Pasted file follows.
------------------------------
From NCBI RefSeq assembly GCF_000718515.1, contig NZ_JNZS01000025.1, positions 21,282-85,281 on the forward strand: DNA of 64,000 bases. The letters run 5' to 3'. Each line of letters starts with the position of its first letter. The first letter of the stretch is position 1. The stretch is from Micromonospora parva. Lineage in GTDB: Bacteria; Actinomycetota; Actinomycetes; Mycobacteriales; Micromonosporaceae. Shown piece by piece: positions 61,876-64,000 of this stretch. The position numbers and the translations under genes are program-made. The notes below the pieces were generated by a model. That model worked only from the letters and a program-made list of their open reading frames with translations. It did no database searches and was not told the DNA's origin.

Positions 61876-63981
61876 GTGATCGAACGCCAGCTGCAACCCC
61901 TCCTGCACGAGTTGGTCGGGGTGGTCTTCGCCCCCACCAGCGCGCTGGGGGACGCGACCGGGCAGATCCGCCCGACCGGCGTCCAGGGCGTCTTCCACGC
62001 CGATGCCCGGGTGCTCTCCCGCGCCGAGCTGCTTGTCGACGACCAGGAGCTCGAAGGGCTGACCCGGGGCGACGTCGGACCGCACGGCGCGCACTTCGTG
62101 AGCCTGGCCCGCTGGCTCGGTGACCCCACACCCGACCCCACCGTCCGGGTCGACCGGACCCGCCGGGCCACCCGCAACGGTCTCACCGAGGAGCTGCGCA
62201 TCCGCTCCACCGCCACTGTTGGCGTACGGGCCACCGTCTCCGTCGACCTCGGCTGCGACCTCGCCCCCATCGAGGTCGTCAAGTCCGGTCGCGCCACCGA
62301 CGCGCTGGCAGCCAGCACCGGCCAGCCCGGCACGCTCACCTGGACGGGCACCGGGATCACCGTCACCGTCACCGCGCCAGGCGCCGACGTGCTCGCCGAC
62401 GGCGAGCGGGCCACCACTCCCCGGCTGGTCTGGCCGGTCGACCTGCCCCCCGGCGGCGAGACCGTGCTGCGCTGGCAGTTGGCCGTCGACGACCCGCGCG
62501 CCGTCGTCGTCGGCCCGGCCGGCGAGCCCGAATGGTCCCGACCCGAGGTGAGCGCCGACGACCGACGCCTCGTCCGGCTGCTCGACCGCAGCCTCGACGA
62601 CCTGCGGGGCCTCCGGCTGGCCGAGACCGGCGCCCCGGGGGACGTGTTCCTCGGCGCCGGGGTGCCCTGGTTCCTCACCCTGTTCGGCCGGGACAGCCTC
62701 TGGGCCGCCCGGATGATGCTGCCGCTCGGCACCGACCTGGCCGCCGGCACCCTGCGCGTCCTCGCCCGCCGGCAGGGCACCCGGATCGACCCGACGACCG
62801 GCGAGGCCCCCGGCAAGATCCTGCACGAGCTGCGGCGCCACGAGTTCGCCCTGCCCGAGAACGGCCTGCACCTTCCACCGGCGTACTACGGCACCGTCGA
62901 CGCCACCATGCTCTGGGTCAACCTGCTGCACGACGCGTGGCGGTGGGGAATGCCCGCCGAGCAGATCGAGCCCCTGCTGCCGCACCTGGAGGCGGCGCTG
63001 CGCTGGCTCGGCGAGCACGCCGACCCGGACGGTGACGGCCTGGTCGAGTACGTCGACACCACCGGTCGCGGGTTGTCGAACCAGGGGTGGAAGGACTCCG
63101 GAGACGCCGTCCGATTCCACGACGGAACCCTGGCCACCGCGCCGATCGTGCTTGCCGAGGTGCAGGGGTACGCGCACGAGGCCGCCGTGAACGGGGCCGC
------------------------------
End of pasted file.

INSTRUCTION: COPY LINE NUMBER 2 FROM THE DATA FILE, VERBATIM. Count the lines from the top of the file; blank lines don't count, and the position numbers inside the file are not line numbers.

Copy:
Positions 61876-63981